The caged eagle, whose gold-ringed eyes cruelty has extinguished, might look as looked that sightless Samson. (Jane Eyre)

Is as a relative pronoun that has the caged eagle as its antecedent?
(It seems as-clause is a complement in the whole sentence, and it is also a subject in its clause. So it could be said a nominal relative clause. This idea seems plausible, yet I can’t find the use of as.)

  • What made you think it is a pronoun, of whatever kind? How is the research going so far? Can you share your findings? – Kris Apr 9 '13 at 6:53
  • @Kris I added what I so far have found and imagined. – Listenever Apr 9 '13 at 7:30
  • 2
    That portion of the sentence can be rephrased as "might look like that sightless Samson looked." As functions in the same manner as like here. – user13141 Apr 9 '13 at 8:47
  • @onomatomaniak Isn't like one of the synonyms of as? Why does it even need to 'function like' like? – Kris Apr 10 '13 at 5:30

No. as in this case is a conjunction. From Wikitonary, one of the definitions of as is the following, which matches your use:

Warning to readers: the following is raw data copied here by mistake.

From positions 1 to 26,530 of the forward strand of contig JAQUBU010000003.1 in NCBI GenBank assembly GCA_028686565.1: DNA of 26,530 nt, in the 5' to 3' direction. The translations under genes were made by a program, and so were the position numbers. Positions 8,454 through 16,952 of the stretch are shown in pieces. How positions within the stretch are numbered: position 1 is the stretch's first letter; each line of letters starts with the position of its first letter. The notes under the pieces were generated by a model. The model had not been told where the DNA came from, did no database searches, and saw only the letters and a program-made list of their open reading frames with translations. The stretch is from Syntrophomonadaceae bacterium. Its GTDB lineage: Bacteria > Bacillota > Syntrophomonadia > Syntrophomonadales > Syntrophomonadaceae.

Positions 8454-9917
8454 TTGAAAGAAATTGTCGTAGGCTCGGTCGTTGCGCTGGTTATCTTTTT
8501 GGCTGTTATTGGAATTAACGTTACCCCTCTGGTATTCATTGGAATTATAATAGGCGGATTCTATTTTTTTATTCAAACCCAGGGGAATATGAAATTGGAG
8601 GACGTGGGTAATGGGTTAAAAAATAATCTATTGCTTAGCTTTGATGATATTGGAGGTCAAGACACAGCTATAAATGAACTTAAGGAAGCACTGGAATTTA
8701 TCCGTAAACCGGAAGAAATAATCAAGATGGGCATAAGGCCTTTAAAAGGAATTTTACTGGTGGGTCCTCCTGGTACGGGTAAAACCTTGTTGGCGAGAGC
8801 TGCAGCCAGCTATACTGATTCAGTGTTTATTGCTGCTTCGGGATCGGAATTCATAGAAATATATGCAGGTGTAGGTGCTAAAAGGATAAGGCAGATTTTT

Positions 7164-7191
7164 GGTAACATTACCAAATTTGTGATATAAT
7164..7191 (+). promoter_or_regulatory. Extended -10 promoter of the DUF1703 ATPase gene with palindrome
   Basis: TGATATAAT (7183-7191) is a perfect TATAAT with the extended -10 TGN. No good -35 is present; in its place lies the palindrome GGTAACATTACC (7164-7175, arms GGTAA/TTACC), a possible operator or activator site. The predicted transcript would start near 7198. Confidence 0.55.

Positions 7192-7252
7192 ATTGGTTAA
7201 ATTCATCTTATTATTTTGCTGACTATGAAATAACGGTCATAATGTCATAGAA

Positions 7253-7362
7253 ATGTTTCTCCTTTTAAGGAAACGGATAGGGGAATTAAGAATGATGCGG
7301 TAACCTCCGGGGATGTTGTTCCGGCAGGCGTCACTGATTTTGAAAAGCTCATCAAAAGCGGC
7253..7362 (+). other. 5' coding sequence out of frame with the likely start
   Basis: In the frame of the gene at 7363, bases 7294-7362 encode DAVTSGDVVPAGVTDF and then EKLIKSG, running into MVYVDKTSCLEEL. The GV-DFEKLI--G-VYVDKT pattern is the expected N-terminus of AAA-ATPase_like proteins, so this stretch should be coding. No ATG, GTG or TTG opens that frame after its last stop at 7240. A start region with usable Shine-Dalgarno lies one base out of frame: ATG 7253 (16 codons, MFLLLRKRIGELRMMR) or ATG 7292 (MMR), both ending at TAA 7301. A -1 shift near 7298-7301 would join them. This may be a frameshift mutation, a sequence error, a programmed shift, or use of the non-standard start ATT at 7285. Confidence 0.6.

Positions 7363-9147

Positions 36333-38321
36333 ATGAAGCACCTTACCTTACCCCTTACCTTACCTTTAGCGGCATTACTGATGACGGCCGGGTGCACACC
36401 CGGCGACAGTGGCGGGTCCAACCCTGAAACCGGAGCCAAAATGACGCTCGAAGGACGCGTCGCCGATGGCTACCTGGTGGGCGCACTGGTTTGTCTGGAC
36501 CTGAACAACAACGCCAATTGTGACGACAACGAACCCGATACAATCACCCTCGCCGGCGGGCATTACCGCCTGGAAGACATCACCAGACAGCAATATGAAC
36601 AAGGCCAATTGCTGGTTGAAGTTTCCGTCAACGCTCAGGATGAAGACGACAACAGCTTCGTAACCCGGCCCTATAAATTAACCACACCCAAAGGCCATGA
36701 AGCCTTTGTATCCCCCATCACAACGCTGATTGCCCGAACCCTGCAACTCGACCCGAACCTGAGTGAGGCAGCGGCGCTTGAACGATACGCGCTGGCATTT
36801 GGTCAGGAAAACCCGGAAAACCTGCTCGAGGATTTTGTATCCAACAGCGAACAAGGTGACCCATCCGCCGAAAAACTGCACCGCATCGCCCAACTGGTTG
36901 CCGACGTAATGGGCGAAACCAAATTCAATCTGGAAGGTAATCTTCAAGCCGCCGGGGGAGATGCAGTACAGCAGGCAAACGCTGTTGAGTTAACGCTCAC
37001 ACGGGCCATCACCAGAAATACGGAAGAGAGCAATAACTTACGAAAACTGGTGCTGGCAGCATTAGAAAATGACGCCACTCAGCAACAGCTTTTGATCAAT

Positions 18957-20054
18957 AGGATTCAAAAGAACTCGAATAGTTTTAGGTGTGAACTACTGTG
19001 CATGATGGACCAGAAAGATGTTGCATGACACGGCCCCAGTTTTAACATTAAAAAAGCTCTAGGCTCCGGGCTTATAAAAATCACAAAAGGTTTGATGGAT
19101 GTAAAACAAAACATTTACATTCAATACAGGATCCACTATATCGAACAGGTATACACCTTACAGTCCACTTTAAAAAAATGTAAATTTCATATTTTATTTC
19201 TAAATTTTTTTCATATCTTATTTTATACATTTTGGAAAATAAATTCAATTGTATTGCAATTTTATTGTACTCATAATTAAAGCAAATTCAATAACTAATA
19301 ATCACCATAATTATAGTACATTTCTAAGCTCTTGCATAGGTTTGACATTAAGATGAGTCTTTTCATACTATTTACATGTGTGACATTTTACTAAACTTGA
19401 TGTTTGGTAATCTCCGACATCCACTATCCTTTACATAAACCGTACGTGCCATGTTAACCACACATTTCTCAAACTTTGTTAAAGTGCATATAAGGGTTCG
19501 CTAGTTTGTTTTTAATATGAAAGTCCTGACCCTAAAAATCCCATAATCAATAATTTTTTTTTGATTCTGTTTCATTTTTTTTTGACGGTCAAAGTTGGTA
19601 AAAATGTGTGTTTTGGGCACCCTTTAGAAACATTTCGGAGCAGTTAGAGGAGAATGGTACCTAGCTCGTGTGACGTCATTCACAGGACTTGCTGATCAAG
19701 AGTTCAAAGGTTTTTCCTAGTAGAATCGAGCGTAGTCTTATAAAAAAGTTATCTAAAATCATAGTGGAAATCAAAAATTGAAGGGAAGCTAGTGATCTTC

as Conjunction (dated)

Introducing a comparison with a hypothetical state (+ subjunctive); ‘as though’, ‘as if’. [to 19th century]

1526, William Tyndale, trans. Bible, Acts II:

  • And sodenly there cam a sounde from heven as it had bene the commynge off a myghty wynde* [...].

c. 1616, William Shakespeare, King Henry VI part 2, First Folio 1623, I.1:

Oft haue I seene the haughty Cardinall, / More like a Souldier then a man o'th' Church, / As stout and proud as he were Lord of all [...].

This is one of the problems of reading very old texts - you will have to deal with the fact that dated English sometimes has slightly different usage and/or grammar to modern English.

  • 4
    It's not Old English, it's Modern English, but it is dated. Shakespeare counts as (early) Modern English. – Matt E. Эллен Apr 9 '13 at 10:45
  • 3
    @MattЭллен: I meant to say "old English" in the layman sense that it is English which is old. Shakespeare may be "Modern English" in the technical sense, but 1616 texts are not modern. I mean, for heaven's sake - that's like, pre-Internet, or something. People back then had to text each other with a pen and mail the text to each other. That's not modern. :) – Matt Apr 9 '13 at 16:20
  • @Matt +1 Great observation! 'not modern': like, pre-Internet. With you on that one. – Kris Apr 10 '13 at 5:34
  • @Matt They didn't even mail it. They had to hire a courier. – Kit Z. Fox Apr 10 '13 at 12:45

Your Answer

By clicking “Post Your Answer”, you agree to our terms of service, privacy policy and cookie policy

Not the answer you're looking for? Browse other questions tagged or ask your own question.